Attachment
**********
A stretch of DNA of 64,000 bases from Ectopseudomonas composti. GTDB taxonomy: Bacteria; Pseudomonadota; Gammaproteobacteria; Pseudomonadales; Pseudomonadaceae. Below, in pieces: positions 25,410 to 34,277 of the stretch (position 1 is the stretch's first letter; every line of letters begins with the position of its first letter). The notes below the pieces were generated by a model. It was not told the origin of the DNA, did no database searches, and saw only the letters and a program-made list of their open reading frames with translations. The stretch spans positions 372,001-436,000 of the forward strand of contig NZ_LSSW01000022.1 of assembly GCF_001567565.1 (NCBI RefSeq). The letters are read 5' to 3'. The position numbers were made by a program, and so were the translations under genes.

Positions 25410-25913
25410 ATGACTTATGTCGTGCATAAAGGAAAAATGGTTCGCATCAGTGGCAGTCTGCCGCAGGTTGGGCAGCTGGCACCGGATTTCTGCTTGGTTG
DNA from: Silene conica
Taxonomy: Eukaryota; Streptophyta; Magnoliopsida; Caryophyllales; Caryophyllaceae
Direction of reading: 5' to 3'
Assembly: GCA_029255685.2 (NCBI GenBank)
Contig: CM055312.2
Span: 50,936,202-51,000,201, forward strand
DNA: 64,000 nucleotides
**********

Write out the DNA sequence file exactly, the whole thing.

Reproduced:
A stretch of DNA of 64,000 bases from Ectopseudomonas composti. GTDB taxonomy: Bacteria; Pseudomonadota; Gammaproteobacteria; Pseudomonadales; Pseudomonadaceae. Below, in pieces: positions 25,410 to 34,277 of the stretch (position 1 is the stretch's first letter; every line of letters begins with the position of its first letter). The notes below the pieces were generated by a model. It was not told the origin of the DNA, did no database searches, and saw only the letters and a program-made list of their open reading frames with translations. The stretch spans positions 372,001-436,000 of the forward strand of contig NZ_LSSW01000022.1 of assembly GCF_001567565.1 (NCBI RefSeq). The letters are read 5' to 3'. The position numbers were made by a program, and so were the translations under genes.

Positions 25410-25913
25410 ATGACTTATGTCGTGCATAAAGGAAAAATGGTTCGCATCAGTGGCAGTCTGCCGCAGGTTGGGCAGCTGGCACCGGATTTCTGCTTGGTTG
DNA from: Silene conica
Taxonomy: Eukaryota; Streptophyta; Magnoliopsida; Caryophyllales; Caryophyllaceae
Direction of reading: 5' to 3'
Assembly: GCA_029255685.2 (NCBI GenBank)
Contig: CM055312.2
Span: 50,936,202-51,000,201, forward strand
DNA: 64,000 nucleotides